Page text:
Welcome to our first entry in the Emacs Workshop where we will discuss everything to do with Emacs.
In this post, we are going to begin a series of tutorials on Emacs accessibility.
What is Emacs?
Emacs can be simply understood as a text editor, although its adherents would like to think of it as more than a text editor.
Emacs means editing macros, which tells us a lot about its origins rather than its use. It is described as a self-documenting editor. In other words, nothing but everything.
Well, it is just a text editor which you can enhance through packages or tinkering with some lisp code.
It is regarded as one of the difficult tools to work with perhaps due to its heavy use of keyboard bindings, which may appear to be inconsistent at times. Unlike Vim where you can get the hang and feel of its modes, in Emacs we have things like key maps that host other keys to nested levels.
For the purposes of this series, let us think of Emacs as an editor such as VSCode.
Thinking of accessibility in Emacs
Regardless of it being a text editor, Emacs for the most part acts like an independent platform—something like a desktop or an operating system. This means that it offers a hosting environment for its mini-applications that makes it difficult to play along with other tools such as Operating System screen-readers.
Among the two, Emacspeak was developed earlier than Speechd-el. Each of them has got its own set of strengths and weaknesses which I will discuss in some future post. Their performance is relatively the same, save for the following minor differences:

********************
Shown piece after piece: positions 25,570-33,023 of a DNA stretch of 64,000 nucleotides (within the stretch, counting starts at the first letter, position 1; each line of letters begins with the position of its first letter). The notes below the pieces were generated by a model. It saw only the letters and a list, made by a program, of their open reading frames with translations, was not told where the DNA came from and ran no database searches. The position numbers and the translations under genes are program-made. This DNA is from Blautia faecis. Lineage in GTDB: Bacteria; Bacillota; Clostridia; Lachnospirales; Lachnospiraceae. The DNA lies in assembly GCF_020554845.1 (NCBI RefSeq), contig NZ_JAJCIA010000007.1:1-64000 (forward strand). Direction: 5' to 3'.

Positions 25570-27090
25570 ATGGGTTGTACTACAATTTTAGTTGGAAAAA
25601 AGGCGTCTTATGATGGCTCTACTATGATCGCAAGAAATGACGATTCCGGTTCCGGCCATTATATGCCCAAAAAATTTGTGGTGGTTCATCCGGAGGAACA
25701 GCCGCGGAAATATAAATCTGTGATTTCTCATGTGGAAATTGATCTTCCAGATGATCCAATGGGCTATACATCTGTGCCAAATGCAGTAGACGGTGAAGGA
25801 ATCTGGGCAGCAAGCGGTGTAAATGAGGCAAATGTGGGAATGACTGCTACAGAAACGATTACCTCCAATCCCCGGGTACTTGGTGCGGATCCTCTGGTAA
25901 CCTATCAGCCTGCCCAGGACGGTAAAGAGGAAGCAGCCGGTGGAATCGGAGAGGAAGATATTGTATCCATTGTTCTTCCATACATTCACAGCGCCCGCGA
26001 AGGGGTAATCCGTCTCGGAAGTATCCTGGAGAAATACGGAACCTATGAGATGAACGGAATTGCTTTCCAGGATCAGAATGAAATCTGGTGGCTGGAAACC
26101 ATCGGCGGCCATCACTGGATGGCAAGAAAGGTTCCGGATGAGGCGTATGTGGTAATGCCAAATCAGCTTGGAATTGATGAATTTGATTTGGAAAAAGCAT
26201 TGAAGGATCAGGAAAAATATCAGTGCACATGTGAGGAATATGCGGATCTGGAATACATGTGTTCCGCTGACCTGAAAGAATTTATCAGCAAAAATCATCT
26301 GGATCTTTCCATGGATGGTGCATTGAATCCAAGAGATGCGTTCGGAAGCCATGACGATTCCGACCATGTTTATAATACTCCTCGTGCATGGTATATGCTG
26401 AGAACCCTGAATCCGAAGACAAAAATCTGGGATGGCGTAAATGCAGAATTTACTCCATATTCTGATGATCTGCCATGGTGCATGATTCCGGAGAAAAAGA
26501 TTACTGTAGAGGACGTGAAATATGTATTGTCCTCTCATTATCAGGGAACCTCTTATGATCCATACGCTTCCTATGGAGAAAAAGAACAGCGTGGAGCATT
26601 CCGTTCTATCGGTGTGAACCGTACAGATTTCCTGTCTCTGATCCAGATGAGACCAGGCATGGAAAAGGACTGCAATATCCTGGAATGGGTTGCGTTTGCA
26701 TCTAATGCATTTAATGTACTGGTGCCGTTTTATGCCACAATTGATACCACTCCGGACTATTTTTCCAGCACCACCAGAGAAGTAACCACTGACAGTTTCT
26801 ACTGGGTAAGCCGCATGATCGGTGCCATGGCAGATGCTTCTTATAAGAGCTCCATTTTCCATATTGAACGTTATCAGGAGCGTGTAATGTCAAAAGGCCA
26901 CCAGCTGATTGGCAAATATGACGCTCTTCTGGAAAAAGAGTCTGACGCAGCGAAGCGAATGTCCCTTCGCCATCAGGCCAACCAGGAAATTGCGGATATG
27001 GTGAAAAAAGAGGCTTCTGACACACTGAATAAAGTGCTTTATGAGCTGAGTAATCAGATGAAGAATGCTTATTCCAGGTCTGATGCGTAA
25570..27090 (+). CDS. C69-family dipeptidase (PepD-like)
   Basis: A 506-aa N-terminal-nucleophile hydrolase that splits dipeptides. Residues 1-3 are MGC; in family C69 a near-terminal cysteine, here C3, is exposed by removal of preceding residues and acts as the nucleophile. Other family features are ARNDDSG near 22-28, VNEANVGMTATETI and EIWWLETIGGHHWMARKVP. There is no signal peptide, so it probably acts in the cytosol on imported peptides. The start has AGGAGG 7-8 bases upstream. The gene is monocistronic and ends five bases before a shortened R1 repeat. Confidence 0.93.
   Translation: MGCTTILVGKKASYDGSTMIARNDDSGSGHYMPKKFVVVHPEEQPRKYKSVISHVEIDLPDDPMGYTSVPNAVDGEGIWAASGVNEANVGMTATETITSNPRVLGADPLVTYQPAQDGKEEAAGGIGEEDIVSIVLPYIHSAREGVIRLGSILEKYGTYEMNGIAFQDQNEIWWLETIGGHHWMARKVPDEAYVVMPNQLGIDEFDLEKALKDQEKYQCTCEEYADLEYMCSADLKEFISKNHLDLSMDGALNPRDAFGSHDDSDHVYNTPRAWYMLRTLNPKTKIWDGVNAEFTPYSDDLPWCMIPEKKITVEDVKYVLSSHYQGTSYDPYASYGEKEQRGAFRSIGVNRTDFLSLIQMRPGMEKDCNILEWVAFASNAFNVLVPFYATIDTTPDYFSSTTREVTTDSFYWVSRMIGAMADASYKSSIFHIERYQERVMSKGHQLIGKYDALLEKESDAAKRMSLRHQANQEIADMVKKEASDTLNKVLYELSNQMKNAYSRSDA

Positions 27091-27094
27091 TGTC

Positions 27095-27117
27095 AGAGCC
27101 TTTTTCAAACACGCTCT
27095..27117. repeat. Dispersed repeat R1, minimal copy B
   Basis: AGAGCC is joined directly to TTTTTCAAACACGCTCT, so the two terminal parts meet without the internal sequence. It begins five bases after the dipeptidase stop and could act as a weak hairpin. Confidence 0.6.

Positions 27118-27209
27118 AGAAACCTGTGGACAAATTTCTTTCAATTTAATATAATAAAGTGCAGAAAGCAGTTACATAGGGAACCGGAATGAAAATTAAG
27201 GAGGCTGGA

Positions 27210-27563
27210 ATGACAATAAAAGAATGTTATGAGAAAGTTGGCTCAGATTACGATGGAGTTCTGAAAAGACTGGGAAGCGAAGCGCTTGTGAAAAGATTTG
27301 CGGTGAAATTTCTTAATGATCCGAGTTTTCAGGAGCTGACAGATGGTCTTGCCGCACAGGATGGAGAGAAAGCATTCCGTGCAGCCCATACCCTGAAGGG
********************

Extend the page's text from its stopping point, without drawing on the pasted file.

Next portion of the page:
Why would anyone use Emacspeak?
- Because it was developed earlier, and as a result has a huge following.
- It comes with many tailor-made extensions optimised for blind and visually impaired users.
- Emacspeak’s developer regards it as an oral desktop rather than a screen-reader.
Why would anyone use Speechd-el?
- Speechd-el tries to stick to a modular way of operation: it does not try to extend Emacs beyond its base offering.
- It uses Speech Dispatcher, which is the de facto standard of providing speech on Linux platform instead of using a native server like what Emacspeak does.
- Because of the above reason, Speechd-el supports Braille.
- In short, Speechd-el aims to be a screen-reader rather than a desktop environment.
- The major setback with Speechd-el is that its development currently seems to have stalled. Its last release is Version 2.7 in 2015.
Regardless of the option you choose, you will find that both work well to make your experience with Emacs pleasant.
Setting Up Accessibility
Now for you to take part in the future lessons in this workshop, it is advisable that you do the following:
- Make sure that Emacs is installed.
- After installation of Emacs, install either Emacspeak or Speechd-el—or both if you like.
- Open your
~/.emacs.d/initiate.el1 and type the full path to your Emacspeak or Speechd-el installation. By default it is
Both screen-readers will show you a line which you have to prepend to your Emacs initialisation file. For example, with Emacspeak do the following:
And for Speechd-el, do the following:
(autoload 'speechd-speak "speechd-speak" nil t)
Note: to install applications on your platform, it depends with which distro you are using. For instance, you can type:
- on Arch Linux
- sudo pacman -S
- On Debian/Ubuntu
- You type
sudo apt-get install <application-name>
- On Fedora
- You type
dnf -i <application-name>
- On Slint
- You type
slapt-get -i <application-name>2
Throughout this post, we started exploring the Emacs accessibility options. This is important for anyone who may wish to follow lessons on Emacs accessibility while he or she is blind or visually impaired.
In the next post of this workshop, we will begin exploring Emacs. We will seek to answer the question: How do we navigate in Emacs?